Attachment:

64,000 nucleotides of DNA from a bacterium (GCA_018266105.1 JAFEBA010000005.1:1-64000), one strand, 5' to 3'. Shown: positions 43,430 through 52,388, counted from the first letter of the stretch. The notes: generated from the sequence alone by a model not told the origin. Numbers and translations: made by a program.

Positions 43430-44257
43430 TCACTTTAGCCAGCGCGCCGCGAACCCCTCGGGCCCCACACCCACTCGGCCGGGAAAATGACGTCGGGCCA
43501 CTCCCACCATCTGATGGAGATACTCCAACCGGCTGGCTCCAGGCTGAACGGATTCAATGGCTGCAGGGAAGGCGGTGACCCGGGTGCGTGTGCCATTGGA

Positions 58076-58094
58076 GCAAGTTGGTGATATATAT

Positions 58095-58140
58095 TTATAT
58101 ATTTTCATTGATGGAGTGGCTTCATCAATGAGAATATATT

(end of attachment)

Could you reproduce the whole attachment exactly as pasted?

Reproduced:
64,000 nucleotides of DNA from a bacterium (GCA_018266105.1 JAFEBA010000005.1:1-64000), one strand, 5' to 3'. Shown: positions 43,430 through 52,388, counted from the first letter of the stretch. The notes: generated from the sequence alone by a model not told the origin. Numbers and translations: made by a program.

Positions 43430-44257
43430 TCACTTTAGCCAGCGCGCCGCGAACCCCTCGGGCCCCACACCCACTCGGCCGGGAAAATGACGTCGGGCCA
43501 CTCCCACCATCTGATGGAGATACTCCAACCGGCTGGCTCCAGGCTGAACGGATTCAATGGCTGCAGGGAAGGCGGTGACCCGGGTGCGTGTGCCATTGGA

Positions 58076-58094
58076 GCAAGTTGGTGATATATAT

Positions 58095-58140
58095 TTATAT
58101 ATTTTCATTGATGGAGTGGCTTCATCAATGAGAATATATT